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People shared the 17 'dead giveaways' that someone has just lost an argument

People have a hard time admitting they are wrong.

how to argue, winning an argument, reddit
via Pexels

"Whatever, I'm over it!"

Here’s the problem with starting an argument with someone who’s clearly wrong. People with opinions that are not based on facts or logic have trouble with critical thinking, which also makes having a discussion with them terribly tricky because they don’t know the rules of engagement.

The first step to avoiding these situations is not having an argument. But if you have to settle a disagreement, it’s best to frame it as a discussion instead of an argument. The difference? “A discussion is a respectful exchange of information. An argument is a coercive attempt to be acknowledged as right or smart or sensitive,” Steven Stosny, Ph.D. writes in Psychology Today.

“In arguments, we invalidate feelings and undermine perspectives. In discussions, we validate feelings and expand perspectives,” Dr. Stosny continues.


One of the keys to having a good discussion is to listen to the other person and ask plenty of questions. This makes the other person feel heard and more likely for the two of you to find common ground. It can also reveal how much they know about the topic at hand.

But if you wind up getting into an argument, there are some telltale signs that you won the debate because the other person has been thrown from their facts and talking points and has to save face. A Reddit user by the name ViForYourAttention asked the forum, “What statement screams ‘I just lost the argument'? And they received a ton of great tactics and sayings that people turn to as a last resort.

The discussion wasn’t just full of great “gotcha” moments but a frank discussion on how to have an honest debate by learning to spot cheap tricks and personal attacks.

Here are 17 statements that scream, “I lost the argument.”

1.

"Pointing out a small discrepancy in an otherwise factual statement and pretending that invalidates their whole argument. 'I saw you get in a blue car and drive off with your secret lover when you said you were going for a walk.' 'You're completely wrong. It was a blue SUV, and I did go for a walk after.'" — jiyida8112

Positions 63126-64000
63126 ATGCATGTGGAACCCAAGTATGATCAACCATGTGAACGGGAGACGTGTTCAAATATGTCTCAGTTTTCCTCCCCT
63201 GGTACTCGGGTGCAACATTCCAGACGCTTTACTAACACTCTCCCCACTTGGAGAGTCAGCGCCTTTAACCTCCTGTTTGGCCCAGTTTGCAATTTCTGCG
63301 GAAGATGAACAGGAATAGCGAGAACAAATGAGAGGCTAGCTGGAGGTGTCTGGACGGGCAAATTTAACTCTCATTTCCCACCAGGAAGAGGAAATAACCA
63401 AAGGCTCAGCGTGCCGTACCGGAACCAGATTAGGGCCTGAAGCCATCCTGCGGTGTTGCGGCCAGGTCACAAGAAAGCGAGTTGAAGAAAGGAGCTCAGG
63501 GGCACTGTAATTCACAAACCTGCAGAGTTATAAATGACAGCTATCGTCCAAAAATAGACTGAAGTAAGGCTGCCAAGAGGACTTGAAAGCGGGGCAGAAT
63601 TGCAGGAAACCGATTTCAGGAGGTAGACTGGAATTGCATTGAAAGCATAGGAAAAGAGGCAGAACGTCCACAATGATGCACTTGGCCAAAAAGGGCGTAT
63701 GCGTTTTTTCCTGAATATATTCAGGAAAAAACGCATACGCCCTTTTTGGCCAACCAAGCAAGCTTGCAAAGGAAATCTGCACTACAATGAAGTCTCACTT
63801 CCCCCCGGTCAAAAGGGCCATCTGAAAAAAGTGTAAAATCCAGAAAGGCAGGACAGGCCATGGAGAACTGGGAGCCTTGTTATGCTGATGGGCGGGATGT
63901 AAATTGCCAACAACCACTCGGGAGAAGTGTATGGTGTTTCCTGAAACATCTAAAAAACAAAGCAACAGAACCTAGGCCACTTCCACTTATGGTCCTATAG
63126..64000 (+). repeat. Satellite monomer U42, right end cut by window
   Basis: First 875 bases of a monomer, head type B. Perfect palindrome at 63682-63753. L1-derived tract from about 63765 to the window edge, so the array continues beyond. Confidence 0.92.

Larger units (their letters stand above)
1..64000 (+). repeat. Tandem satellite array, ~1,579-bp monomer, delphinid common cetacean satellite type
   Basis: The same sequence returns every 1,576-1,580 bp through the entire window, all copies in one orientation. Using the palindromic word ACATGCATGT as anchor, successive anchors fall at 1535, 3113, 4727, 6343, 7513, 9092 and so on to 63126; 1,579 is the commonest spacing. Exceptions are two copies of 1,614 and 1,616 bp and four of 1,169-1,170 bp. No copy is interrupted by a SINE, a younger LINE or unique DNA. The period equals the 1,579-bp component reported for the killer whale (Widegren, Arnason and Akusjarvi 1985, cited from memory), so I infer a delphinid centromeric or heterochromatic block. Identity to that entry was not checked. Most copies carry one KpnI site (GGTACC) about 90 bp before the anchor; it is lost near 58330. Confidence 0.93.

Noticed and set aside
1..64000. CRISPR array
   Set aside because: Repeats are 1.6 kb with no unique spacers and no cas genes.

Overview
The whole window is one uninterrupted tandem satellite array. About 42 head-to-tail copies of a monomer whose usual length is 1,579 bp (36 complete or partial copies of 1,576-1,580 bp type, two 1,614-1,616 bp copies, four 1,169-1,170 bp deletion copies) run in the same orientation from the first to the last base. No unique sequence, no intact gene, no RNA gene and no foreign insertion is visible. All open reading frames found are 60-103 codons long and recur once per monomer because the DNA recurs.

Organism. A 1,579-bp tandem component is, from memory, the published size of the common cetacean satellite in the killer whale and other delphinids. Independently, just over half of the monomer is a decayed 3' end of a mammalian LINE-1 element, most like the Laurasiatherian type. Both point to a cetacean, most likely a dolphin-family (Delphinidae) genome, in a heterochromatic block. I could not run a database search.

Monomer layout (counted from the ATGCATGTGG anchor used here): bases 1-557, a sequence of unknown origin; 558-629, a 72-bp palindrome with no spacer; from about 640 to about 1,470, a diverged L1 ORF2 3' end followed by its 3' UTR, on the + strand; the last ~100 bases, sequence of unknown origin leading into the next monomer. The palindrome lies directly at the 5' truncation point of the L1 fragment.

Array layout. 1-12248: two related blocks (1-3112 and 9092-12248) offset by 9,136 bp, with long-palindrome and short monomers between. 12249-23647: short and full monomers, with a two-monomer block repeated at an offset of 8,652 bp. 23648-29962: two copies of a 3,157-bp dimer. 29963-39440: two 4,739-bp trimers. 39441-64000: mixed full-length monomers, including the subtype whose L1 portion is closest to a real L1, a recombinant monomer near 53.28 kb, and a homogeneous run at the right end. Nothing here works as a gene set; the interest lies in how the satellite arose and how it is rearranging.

2.

"As soon as someone shifts the goalposts. It is important to be able to identify this. It is also important to know the difference between this and someone wording their initial argument poorly. ... But in general shifting goalposts means that they were losing an argument because of a unstable basis, so they'll shift their previously dogmatic basis to something more broad or they'll change their entire opinion midway through a conversation. The way to combat it is simply to always keep in mind the original intent of the conversation. Know what the initial claims were and move on from there always keeping those in mind." — Sovreign_grounds

3.

“I concede.” — Southern_Snowshoe

4.

"You spelled 'x' the wrong way." — GustavoAlex7789

5.

"I know you r but what am I?" — MineDamnBrain

6.

"Any personal insult. As soon as you comment on the person and not the topic, you've lost." — Aunt_Anne

7.

"[The moment someone says] 'I don't even care' or 'this is dumb."' — KarlaKaress

XXXSimply unstable added:

"'Whatever' or 'I'm over it' or both combined into 'Whatever, I'm over it!'"

8.

"You just lost a customer." — Sucros

9.

"When my husband sits there with that look on his face. That look that says he is waiting for me to put together some obvious pieces that I missed. I always find those pieces eventually. And then I concede, with an air of torture because he's always right. Always! As soon as I see that look, I lost." — gecepix937

10.

"Saying something completely irrelevant to the argument that they found on your post/comment history." — PM_ME_UR_FEET_69

11.

"'Oh yeah? Well, I know someone else who thought that way. Adolf Hitler!'" — hawt_pawket

12.

"Do your research." — Orenge01

13.

"'You always have to get the last word.' A statement made exclusively by people who are trying to have the last word, but are out of points." — ScruffyTuscaloosa

14.

"'I'm not talking about it anymore!' Yeah, because you know youre making absolutely no sense." — WRA1THLORD

15.

"Bringing up an entirely different topic. Whataboutism as they say." — TDeath21

16.

"When they start projecting. For example, they start accusing you of something that they're doing - like being bigoted. Or they start threatening to report or block you even though they're in the wrong." — HyperDogOwner458

17.

"You just always have to be right." — sugabeetus

Identity

Celebrate International Women's Day with these stunning photos of female leaders changing the world

The portraits, taken by acclaimed photographer Nigel Barker, are part of CARE's "She Leads the World" campaign.

Images provided by CARE